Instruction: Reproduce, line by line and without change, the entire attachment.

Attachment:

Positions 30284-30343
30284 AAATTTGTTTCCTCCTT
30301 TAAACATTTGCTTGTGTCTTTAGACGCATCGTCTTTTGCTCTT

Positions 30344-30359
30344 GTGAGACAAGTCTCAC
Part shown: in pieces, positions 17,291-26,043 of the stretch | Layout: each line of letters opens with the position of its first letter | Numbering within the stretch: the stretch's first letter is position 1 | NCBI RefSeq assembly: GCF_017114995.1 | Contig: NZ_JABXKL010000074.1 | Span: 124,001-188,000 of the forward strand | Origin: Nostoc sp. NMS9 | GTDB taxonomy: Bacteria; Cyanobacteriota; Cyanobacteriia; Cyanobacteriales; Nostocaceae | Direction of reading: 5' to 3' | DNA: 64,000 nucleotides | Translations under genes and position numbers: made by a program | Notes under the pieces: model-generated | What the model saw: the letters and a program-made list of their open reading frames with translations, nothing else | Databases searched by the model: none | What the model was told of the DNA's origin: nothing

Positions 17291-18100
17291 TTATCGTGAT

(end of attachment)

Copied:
Positions 30284-30343
30284 AAATTTGTTTCCTCCTT
30301 TAAACATTTGCTTGTGTCTTTAGACGCATCGTCTTTTGCTCTT

Positions 30344-30359
30344 GTGAGACAAGTCTCAC
Part shown: in pieces, positions 17,291-26,043 of the stretch | Layout: each line of letters opens with the position of its first letter | Numbering within the stretch: the stretch's first letter is position 1 | NCBI RefSeq assembly: GCF_017114995.1 | Contig: NZ_JABXKL010000074.1 | Span: 124,001-188,000 of the forward strand | Origin: Nostoc sp. NMS9 | GTDB taxonomy: Bacteria; Cyanobacteriota; Cyanobacteriia; Cyanobacteriales; Nostocaceae | Direction of reading: 5' to 3' | DNA: 64,000 nucleotides | Translations under genes and position numbers: made by a program | Notes under the pieces: model-generated | What the model saw: the letters and a program-made list of their open reading frames with translations, nothing else | Databases searched by the model: none | What the model was told of the DNA's origin: nothing

Positions 17291-18100
17291 TTATCGTGAT